For those of you who were born with an impairment, or have through illness, disease or old age, acquired one or more impairments… you have our empathy. One of your most considerable challenges is to get others to not define you by your impairment …and for people and your environment not to disable you further from living your life in the best way you can and contributing to society as fully as you can.
You are aware how little understanding there is about the complexity of your life, and others, living with an impairment. You appreciate the limitation of choices some people with impairments might have:- where they can go to school and study, how and where they work, and how and where they can socialise.
Undoubtedly for many of you it has been a lonely experience getting to grips with what limitation of choice you have, or how you adjust to your new surroundings, or learning about new barriers that disable you further. And for some of you, you live with a genuinely socially isolating experience every day.
So if you are one of the many people who feels lonely as a result of having a disability, or you know of someone who feels loneliness from this, then read on. In fact even if you suspect others might be lonely, and they stoically say they aren’t, it’s worth understanding loneliness and disability better.
Just as you might find it hard to understand how people who have no impairments can be lonely, it’s also hard for them to really grasp how very lonely you might be: what it’s like:
Having a physical, sensory, mental or learning impairment gives rise to many challenges with regard to feeling lonely…
… and in addition to these, you undoubtedly identify with many of the same loneliness problems that aren’t related to being disabled.
limited your ability to carry out everyday activities.
If you have any impairment that leads to you feeling lonely it might be helpful to know you are not the only one.
Our 2018 New Zealand General Social Survey has really highlighted how much people with a disability status experienced more loneliness than people without a disability status. So if you are amongst the 24.8% of people in this disability group that have felt lonely all of the time, most or even some of the last four weeks, we are concerned about your loneliness. And we feel much the same for you if you are one of the additional 22.1% that felt lonely a little of the time.
While people feel lonely for many reasons, and your feelings might be just as strong as anothers, we can understand that some impairments might cause a greater likelihood of loneliness. Examples include, you suddenly becoming fully deaf and being unable to easily communicate with the vast majority of the population. Being a senior with mobility and agility issues, combined with hearing and vision impairments, you are increasingly limited to where you can go unaided, and you decreasingly can easily participate in everyday conversations. Children with learning and speaking difficulties might feel more socially isolated, and can be on the receiving end of bullying – making loneliness significant.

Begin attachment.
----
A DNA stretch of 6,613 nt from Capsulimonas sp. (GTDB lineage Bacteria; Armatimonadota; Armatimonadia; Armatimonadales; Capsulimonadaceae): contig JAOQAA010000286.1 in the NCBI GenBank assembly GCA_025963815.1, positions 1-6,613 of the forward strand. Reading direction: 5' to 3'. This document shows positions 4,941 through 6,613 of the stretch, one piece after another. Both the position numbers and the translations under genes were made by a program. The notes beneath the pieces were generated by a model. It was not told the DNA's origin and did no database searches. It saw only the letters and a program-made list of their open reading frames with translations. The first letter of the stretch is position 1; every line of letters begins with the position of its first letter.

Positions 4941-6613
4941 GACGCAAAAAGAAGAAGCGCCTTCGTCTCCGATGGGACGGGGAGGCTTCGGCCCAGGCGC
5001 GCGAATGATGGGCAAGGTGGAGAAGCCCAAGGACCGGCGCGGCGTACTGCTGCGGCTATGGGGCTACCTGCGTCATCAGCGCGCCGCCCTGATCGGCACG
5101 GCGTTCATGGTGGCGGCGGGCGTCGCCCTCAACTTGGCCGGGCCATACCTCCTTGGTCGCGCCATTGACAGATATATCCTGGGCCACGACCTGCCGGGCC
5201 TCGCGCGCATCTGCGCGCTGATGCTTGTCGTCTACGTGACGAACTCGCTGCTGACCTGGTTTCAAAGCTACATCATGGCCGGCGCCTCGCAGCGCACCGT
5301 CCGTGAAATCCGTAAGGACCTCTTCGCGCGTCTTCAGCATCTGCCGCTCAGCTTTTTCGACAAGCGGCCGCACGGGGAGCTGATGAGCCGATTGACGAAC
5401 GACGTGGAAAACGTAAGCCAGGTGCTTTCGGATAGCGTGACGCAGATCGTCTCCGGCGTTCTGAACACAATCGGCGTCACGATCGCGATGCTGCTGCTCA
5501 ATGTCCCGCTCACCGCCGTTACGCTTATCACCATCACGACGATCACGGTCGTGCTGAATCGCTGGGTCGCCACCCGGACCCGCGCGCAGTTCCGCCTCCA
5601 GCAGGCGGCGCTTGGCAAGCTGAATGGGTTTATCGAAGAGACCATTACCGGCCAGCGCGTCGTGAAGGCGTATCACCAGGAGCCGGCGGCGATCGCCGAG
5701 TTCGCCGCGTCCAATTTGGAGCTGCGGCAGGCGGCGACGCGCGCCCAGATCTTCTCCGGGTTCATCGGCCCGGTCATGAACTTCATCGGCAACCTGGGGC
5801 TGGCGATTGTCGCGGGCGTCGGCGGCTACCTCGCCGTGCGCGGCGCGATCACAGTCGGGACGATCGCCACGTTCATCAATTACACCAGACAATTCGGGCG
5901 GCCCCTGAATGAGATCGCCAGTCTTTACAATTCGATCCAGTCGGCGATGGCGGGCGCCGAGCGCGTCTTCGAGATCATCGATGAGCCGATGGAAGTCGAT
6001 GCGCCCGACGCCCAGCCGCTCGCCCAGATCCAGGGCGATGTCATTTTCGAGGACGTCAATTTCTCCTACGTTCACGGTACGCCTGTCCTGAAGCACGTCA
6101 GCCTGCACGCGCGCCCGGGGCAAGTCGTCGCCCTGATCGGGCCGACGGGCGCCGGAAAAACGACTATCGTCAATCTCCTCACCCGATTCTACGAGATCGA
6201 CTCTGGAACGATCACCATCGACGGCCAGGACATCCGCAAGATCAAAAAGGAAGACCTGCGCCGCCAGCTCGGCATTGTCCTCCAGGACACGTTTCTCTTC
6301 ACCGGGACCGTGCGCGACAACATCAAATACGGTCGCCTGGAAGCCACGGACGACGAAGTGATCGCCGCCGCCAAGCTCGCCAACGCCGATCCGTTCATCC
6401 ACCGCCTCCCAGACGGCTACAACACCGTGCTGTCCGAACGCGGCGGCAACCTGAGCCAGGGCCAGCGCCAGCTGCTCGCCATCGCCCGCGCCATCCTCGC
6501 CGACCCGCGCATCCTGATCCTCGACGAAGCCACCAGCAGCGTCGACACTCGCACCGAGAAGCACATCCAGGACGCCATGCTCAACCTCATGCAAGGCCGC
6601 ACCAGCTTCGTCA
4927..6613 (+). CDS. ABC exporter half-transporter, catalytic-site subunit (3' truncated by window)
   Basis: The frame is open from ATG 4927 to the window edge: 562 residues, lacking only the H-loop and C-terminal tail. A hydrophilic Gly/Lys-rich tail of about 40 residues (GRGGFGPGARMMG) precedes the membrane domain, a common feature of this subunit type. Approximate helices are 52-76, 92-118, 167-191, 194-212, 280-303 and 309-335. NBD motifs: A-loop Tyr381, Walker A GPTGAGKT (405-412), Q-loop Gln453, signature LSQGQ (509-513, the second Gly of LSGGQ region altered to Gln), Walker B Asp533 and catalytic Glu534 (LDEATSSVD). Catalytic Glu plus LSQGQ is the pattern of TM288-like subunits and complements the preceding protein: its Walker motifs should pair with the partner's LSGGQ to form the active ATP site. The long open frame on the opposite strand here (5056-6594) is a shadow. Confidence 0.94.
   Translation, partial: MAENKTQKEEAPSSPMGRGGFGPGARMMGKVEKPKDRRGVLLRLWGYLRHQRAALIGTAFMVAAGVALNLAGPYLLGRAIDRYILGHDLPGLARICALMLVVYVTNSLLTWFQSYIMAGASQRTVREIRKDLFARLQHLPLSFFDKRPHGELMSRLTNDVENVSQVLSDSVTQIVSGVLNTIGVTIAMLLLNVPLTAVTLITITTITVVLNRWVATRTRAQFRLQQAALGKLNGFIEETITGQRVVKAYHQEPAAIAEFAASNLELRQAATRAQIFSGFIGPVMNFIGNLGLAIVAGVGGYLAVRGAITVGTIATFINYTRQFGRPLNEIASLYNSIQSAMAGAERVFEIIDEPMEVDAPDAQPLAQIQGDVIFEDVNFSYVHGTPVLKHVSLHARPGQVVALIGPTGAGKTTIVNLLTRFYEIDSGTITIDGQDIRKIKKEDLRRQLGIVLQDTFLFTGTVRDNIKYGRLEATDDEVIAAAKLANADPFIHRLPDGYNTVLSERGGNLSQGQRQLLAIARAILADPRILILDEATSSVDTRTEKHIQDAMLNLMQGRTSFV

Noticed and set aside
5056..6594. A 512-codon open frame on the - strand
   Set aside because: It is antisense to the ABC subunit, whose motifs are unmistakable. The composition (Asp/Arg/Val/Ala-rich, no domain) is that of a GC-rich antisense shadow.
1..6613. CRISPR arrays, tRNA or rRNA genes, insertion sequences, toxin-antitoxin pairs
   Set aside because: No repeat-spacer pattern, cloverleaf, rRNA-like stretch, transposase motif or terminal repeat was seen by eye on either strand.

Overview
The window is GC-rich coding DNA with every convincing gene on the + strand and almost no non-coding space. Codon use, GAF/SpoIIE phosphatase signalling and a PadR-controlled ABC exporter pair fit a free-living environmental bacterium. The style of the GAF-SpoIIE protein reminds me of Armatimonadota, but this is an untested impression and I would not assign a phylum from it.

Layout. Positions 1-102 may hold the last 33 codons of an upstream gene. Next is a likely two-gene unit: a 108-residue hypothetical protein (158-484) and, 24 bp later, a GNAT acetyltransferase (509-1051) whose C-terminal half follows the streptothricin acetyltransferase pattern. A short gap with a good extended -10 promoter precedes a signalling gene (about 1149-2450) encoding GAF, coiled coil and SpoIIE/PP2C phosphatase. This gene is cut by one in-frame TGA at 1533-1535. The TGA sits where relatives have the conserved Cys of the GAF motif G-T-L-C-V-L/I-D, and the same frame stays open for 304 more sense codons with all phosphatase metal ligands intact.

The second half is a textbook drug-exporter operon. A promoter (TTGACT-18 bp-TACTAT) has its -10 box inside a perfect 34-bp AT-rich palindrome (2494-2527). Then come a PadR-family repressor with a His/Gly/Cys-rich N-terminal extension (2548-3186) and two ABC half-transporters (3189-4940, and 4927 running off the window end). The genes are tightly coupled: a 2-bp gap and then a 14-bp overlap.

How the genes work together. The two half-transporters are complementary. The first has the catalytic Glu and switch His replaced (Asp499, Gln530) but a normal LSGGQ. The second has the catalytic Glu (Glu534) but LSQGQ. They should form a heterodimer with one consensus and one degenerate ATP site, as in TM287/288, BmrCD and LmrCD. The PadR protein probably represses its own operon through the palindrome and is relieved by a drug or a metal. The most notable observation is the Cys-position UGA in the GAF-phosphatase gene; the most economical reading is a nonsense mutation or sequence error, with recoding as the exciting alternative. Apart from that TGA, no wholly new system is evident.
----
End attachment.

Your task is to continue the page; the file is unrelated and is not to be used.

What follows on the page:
Feeling socially isolated occurs when people, like you, are not connected into their communities in a meaningful way. Society, other people and we ourselves unwittingly contribute to loneliness.
To name a few, loneliness as a person who has a disability might be exacerbated when:
These are very real issues for you;
and some are not quick fixes! So despite these challenges it’s vital you actively find ways to ensure that you – and those around you – are emotionally healthy.
Some people talk about their loneliness; other’s don’t; Some might not recognise that they are actually suffering from loneliness.
Research has shown that when socially isolated people aren’t getting enough regular human contact that can create problems with their family members and people who they do end up talking to.
These are just the surface of the ways you might be showing signs of being lonely… and that you could recognise in others.
So where to from here?
you all have a unique story.
How long you have been lonely; What you believe causes your particular loneliness; and what you have already tried to alleviate the loneliness.
To get to the heart of your loneliness we would like to get to know you!
Your personality, your eccentricities, and your values are all part of what makes you feel your loneliness more than some others.
Your next step
We appreciate the trust you would place in us to talk openly and frankly – so we promise no judgements – genuine empathy, respect and confidentiality.
Then when we have understood you better, we can help you move forward. Help you form better connections with your spread out communities, with your friends and your families…wherever they are in the world.
If you are ready to take the next step, click the button to get started addressing your loneliness:
People feel lonely for many reasons. To learn more about other minority and lonely categories, select one of the coloured boxes below, or scroll down the “I’m feeling lonely” menu.
With our help you can conquer your loneliness by taking better care of your inner self.
And we can conquer loneliness in New Zealand by better understanding and accepting each other.
So when you are ready…click here.
We look forward to hearing your view of the world!